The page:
Later on in this workshop White Noise collaborated with Sean Mc Donald from the Bob Moog's Glasses workshop right in the studio next door, much to everyone's delight!

Find out what resulted in the video made...and check out some of the photographs taken (to be posted at a later date)!

Make Your Own Body Music

Gavin Timlin ran two workshops at Science Gallery, employing Ableton software and the Novation Launchpad, aimed at creating music using participants own bodies as instruments - recording an orchestra of heart beats, digestive gurglings and clicking bones.

Here is a sample of the some of the music that was created:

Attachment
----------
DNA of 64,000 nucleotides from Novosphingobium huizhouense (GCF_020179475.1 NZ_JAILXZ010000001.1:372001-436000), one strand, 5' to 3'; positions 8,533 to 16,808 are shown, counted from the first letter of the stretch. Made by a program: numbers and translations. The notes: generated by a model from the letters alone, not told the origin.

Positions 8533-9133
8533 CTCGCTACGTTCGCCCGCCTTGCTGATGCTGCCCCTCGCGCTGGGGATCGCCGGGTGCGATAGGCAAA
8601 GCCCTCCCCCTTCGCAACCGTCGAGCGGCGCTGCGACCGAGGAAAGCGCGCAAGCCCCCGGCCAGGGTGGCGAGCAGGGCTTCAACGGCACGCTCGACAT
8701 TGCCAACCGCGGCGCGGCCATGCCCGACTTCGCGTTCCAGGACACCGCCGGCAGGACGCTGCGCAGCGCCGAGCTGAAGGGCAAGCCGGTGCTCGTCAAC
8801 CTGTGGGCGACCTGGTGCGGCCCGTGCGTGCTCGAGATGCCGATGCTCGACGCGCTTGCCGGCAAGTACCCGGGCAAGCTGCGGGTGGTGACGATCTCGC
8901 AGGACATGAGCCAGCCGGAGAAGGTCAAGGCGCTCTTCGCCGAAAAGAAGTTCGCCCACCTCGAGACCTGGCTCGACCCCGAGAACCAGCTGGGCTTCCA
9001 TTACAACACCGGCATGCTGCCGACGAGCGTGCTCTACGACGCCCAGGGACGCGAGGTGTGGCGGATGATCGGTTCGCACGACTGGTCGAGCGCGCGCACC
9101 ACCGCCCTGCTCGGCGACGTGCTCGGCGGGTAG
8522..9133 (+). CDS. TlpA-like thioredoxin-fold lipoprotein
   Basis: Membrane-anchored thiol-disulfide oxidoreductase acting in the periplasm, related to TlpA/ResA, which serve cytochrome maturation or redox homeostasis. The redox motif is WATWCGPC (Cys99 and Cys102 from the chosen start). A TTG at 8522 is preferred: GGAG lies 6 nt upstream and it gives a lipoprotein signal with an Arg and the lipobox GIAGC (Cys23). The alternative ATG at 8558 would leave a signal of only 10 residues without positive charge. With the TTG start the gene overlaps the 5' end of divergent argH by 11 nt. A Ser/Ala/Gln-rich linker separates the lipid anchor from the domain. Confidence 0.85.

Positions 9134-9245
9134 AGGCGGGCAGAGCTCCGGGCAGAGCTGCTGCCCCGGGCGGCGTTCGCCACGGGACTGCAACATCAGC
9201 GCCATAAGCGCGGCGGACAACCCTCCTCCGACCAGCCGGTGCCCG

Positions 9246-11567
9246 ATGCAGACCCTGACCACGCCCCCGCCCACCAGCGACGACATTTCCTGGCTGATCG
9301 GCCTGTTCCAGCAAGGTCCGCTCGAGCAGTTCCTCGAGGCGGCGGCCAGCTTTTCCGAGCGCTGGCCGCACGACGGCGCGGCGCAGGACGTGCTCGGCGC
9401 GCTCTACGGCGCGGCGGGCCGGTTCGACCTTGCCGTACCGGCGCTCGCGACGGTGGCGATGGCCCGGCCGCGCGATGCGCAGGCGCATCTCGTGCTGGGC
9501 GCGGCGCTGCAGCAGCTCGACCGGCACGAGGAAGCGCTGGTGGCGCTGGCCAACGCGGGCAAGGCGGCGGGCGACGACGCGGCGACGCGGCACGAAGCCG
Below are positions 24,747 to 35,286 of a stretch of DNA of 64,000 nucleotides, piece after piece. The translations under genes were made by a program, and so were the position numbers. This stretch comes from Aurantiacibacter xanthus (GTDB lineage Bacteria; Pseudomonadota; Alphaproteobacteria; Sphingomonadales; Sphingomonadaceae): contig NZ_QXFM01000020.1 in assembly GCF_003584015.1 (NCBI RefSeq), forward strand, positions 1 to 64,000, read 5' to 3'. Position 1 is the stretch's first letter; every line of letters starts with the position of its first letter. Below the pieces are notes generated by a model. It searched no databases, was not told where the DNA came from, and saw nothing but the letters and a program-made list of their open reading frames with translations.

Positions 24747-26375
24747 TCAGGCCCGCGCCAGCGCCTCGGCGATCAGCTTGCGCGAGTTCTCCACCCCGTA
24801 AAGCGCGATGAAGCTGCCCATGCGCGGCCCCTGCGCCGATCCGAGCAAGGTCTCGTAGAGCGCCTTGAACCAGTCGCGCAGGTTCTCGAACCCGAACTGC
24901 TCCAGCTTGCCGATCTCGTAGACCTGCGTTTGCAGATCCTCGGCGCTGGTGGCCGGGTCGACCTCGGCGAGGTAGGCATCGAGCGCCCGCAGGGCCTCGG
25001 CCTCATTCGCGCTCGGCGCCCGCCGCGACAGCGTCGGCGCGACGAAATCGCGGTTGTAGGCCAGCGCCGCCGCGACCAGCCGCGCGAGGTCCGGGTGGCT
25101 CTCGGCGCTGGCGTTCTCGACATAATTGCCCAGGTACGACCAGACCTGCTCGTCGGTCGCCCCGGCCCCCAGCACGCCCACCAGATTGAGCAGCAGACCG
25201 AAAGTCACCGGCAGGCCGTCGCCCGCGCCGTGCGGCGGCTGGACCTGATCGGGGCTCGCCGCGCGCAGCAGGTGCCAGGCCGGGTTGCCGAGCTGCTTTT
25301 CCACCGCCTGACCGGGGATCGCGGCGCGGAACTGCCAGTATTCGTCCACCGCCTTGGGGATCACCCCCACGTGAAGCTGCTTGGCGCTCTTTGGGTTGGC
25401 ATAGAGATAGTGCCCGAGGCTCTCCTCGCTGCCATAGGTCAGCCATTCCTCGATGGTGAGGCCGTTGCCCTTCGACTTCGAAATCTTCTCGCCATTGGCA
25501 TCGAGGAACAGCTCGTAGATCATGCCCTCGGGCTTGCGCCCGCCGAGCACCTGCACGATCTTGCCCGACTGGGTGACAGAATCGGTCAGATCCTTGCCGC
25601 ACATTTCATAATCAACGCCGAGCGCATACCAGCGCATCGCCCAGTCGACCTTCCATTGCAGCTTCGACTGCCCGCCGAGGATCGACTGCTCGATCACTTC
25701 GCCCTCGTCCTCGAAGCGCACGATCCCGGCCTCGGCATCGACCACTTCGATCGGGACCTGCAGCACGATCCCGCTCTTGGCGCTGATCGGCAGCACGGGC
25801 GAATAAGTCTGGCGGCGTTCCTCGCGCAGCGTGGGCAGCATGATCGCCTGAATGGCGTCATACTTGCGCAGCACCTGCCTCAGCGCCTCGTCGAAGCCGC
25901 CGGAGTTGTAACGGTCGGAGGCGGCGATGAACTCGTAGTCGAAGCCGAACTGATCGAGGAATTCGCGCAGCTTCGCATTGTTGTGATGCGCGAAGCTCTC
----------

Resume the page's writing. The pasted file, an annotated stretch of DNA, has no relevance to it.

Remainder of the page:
Music by: Gearoid

Music by: Radek

Music by: Anna

Music by: Body One

Music by: Animal One

Music by: Tarciso & Izabel


Music by: Non & Brian


Music by: Ferdia

Shape Of Sound

The Shape of Sound workshop led by artist Grace Digney (also demonstrated and used at the Biorhythm launch night), allowed participants to use an instrument called an Eidophone  to create a mulititude of sound pattern drawings in response to their own speech and singing, simply using sand and the force of vibration.


Taiko Drumming

This Taiko Drumming workshop was led by internationally renowned Wadaiko Artist Art Lee.

Taiko - also called Wadaiko in Japan, literally meaning “Large Japanese Drum”- is a combination of percussion, dance and and martial arts mixed with power, speed and synchronous movement.

Check out the video below to see how our participants drummed up a storm in the Science Gallery!